When the Black Hat USA cybersecurity conference announced Rep. Will Hurd, R-Texas, as its keynote speaker June 13, organizers highlighted the congressman’s numerous qualifications, including his record of pushing cybersecurity initiatives in Congress, previous work as an undercover CIA officer, and experience as a senior adviser for a tech security firm. But a day after touting his accomplishments, the conference dropped him.
None of Hurd’s qualifications had changed, but TechCrunch, an online tech-focused news site, published a report citing his poor “voting record on women’s rights,” which included votes for pro-life measures. Potential conference attendees expressed their displeasure with the choice of Hurd, and Black Hat accommodated them by axing him.
NARAL Pro-Choice America, a pro-abortion advocacy group, gave Hurd a zero percent rating on his congressional voting record for pro-abortion laws. By most other measures, the congressman votes far more moderately than most Republicans. Hurd was one of only eight GOP members of Congress to vote for the Equality Act, which would make sexual orientation and gender identity protected classes and potentially decrease protections for religious conscience objections. He has also accused President Donald Trump of being manipulated by Russian President Vladimir Putin and is close friends with Democratic presidential hopeful Beto O’Rourke, a former congressman from Texas.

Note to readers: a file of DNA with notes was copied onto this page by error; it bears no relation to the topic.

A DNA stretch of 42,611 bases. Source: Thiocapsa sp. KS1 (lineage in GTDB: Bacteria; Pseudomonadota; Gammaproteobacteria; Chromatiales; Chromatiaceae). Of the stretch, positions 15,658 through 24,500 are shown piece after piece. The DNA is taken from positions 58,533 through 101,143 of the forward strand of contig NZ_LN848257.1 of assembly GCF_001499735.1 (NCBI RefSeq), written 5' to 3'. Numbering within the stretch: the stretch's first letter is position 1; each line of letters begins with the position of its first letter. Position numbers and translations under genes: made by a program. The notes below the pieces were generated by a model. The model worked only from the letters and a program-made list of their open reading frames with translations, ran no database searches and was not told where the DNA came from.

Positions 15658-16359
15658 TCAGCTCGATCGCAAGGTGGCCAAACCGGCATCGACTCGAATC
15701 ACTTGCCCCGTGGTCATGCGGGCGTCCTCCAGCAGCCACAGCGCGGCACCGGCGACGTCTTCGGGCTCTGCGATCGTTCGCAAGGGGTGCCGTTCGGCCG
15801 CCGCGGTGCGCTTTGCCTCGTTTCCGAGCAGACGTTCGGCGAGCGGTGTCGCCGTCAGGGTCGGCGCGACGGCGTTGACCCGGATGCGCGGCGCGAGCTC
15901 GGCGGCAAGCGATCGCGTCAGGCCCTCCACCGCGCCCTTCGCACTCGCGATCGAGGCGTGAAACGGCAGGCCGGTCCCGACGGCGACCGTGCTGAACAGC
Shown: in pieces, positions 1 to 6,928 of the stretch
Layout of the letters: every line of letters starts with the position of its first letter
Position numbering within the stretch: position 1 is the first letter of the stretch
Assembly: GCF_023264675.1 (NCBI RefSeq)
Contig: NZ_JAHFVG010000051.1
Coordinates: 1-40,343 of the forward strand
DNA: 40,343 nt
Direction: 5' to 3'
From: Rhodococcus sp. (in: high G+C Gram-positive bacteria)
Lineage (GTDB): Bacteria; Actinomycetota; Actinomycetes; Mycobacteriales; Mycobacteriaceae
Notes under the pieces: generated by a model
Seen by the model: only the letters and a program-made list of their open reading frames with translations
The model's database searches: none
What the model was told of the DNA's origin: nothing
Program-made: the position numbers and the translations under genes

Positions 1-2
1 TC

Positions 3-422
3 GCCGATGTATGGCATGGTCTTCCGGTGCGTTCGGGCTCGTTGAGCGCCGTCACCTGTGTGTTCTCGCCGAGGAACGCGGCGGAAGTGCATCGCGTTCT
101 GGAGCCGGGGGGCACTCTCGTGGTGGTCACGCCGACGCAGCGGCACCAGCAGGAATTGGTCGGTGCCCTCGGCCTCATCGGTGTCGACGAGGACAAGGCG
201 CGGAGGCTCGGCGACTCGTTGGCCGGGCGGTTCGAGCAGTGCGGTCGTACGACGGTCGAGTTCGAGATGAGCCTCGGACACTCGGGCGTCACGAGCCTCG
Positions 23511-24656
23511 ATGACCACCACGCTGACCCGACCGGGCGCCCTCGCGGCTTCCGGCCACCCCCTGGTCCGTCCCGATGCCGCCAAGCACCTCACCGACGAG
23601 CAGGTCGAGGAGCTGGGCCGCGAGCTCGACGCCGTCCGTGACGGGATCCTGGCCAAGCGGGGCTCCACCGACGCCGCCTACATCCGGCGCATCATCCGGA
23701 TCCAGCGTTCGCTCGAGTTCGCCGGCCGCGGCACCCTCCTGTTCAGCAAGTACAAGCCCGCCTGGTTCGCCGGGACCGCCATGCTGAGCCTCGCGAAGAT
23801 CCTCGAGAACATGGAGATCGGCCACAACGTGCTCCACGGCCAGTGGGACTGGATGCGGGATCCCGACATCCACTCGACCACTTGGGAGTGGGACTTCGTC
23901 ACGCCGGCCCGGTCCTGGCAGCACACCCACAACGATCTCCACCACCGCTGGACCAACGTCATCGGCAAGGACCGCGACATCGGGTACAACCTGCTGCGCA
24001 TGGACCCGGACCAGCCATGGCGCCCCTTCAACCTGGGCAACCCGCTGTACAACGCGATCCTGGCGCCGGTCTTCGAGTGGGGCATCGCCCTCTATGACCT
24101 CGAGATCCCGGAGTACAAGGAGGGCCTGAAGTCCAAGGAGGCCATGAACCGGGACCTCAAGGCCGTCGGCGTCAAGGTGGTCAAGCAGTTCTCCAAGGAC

The Democratic National Committee has targeted Hurd, whose West Texas seat could be vulnerable in the 2020 election. He won in 2019 by fewer than 1,000 votes in the only district along the Mexican border to elect a Republican to the House. Democrats already launched their first Spanish-language ad of the 2020 season against Hurd for his immigration views even though he has broken with his party on immigration policy and has suggested a path to citizenship for so-called Dreamers who were brought to the country illegally as children.
With public pressure on the abortion issue mounting over the past year, pro-life members of Congress in swing districts like Hurd’s will face an important choice: Do they continue to stand strong on their stance in favor of unborn children, or do they sweep it under the carpet to protect themselves and the Republican Party? —Kyle Ziemnick